Weeks after the Jammu and Kashmir government lifted restrictions on the Jammu-Srinagar highway, security forces have asked the state administration to “secure/block” the link roads leading to the main highway on the Amarnath Yatra route.
In a letter sent to the Divisional Commissioner (Kashmir), on June 19, the CRPF has asked for 97 of the 193 lateral/link roads, crossings and arterial roads to be “properly secured/blocked” in order to “avoid unauthorised movement movement of civilian vehicles.” The move would effectively close off the link roads connecting areas surrounding the national highway, restricting movement of civilian vehicles while making the way for movement of “yatri convoy”.
DG CRPF Rajiv R Bhatnagar told The Indian Express, “The laterals will be controlled so that no hostile elements can enter the road. This was done last year also but the difference this year is that earlier it was done above the (Jawahar) tunnel and this year it will be done below as well.”
Additionally, all yatra vehicles will be tagged with Radio-Frequency Identification (RFID) system this year. Last year, the RFID was tested on a pilot basis.
In April this year, the state government led by Governor Satya Pal Malik had ordered banning of civilian traffic from the 370 km highway in the state connecting North and South Kashmir, leading to criticism of the move. The highway movement was restricted, exclusively to be used for movement of military convoys, to two days a week.
The order banning civilian traffic was issued following an IED attack on a CRPF convoy in February along the same highway that claimed the lives of at least 40 personnel. However, these restriction were lifted after voting for the General Elections 2019 concluded in the state.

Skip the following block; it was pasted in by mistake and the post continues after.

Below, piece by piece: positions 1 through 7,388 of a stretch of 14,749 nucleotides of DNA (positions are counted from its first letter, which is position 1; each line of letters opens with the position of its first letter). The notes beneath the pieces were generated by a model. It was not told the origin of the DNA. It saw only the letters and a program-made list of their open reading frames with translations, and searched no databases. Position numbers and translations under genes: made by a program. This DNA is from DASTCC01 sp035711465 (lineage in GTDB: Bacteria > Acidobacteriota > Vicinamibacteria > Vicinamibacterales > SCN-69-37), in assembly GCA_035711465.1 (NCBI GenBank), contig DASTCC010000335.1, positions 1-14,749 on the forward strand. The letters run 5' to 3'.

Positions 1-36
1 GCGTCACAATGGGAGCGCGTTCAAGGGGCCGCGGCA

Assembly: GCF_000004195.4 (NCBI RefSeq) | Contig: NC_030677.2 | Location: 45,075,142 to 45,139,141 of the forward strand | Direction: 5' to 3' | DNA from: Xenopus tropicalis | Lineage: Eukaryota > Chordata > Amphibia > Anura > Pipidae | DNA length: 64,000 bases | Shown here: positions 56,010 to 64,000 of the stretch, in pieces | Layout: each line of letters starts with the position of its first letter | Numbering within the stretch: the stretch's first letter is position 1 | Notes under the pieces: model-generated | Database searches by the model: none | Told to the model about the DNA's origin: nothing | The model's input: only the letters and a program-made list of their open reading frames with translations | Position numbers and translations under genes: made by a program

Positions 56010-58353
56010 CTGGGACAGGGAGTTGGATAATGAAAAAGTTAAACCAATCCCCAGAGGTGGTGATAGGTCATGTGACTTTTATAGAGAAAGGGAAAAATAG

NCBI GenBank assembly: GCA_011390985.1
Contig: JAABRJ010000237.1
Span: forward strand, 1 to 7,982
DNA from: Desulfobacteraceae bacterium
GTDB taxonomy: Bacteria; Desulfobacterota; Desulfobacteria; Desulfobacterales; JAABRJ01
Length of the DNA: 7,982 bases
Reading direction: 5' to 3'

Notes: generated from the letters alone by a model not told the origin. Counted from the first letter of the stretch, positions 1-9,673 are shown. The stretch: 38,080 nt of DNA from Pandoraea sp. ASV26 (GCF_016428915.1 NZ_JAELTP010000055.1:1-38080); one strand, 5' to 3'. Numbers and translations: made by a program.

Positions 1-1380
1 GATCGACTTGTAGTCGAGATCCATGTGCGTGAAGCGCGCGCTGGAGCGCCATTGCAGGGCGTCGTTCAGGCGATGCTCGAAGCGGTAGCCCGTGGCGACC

The letter issued Wednesday by CRPF’s DIG (Ops) A Srinivas also states, “after carrying out the survey of the yatra route from Lasjan bypass to Gagangir, a total of 193 not lateral/link road, crossings/arteries have been found existing, out of which 97 not lateral/link road, crossings/arteries are vulnerable and need to be secured during the movement of yatri convoy.”
The CRPF has requested barricades and signages to be provided along this route, through South Kashmir, in order to block the “vulnerable laterals”.
While officials of the Jammu and Kashmir police have stated that there remains a “general threat of IEDs” during the yatra and that there are “adequate deployment of forces”, additional measures have also been adopted to ensure safety of pilgrims travelling by road to the Amartnath cave.
Close to three lakh yatris travel to the Amarnath cave every year during the approximately 45-day yatra period.
On June 16, the Joint Resistance Leadership said there was no threat to Amarnath Yatris from Kashmiris “as reported by some mischievous media outlets from their cozy studios in New Delhi and these pilgrims are very much safe in the Valley.”